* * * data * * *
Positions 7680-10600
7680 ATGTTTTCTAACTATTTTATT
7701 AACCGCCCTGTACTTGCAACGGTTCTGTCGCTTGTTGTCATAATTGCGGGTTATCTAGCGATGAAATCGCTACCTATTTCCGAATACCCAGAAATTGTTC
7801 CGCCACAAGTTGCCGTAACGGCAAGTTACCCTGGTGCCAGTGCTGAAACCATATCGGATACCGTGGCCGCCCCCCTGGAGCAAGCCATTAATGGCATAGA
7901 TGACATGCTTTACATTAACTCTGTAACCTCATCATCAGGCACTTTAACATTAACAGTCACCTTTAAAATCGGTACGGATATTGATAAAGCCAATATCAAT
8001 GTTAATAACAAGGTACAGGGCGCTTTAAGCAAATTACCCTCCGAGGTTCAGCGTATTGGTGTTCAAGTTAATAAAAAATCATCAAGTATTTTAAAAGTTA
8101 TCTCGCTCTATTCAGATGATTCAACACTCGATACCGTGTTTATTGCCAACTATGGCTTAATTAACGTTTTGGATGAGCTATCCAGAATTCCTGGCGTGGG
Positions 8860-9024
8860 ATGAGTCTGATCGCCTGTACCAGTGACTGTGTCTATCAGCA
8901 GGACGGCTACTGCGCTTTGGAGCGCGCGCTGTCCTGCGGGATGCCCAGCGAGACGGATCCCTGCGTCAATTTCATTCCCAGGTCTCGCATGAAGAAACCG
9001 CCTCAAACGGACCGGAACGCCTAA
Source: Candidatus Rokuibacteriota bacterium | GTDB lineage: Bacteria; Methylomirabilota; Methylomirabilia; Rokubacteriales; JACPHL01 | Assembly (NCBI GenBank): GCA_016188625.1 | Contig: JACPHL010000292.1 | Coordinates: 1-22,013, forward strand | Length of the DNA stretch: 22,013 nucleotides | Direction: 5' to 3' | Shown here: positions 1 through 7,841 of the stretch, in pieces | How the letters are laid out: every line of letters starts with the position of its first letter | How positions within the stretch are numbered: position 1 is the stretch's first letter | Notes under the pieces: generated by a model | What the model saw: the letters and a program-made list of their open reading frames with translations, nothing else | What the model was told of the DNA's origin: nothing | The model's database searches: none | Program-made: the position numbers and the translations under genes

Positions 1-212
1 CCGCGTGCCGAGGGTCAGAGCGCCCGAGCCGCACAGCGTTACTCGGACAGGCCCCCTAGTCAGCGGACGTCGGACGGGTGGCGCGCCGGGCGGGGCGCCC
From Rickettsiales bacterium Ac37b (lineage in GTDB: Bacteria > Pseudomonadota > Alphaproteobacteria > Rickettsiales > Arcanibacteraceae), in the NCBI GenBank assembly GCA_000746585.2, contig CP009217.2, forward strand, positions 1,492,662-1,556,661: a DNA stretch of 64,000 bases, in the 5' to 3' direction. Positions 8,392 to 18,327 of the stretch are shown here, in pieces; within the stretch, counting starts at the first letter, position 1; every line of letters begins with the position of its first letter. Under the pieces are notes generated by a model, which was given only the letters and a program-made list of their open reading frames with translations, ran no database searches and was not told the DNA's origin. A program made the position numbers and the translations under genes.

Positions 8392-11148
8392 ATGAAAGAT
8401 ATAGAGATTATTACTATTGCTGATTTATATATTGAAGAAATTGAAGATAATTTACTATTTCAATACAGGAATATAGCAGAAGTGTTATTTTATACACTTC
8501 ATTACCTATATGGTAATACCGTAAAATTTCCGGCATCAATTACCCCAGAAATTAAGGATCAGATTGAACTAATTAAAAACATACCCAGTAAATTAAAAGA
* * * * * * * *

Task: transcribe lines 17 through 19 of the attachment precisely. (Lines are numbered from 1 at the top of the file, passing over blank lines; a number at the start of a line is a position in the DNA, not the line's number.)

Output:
8392 ATGAAAGAT
8401 ATAGAGATTATTACTATTGCTGATTTATATATTGAAGAAATTGAAGATAATTTACTATTTCAATACAGGAATATAGCAGAAGTGTTATTTTATACACTTC
8501 ATTACCTATATGGTAATACCGTAAAATTTCCGGCATCAATTACCCCAGAAATTAAGGATCAGATTGAACTAATTAAAAACATACCCAGTAAATTAAAAGA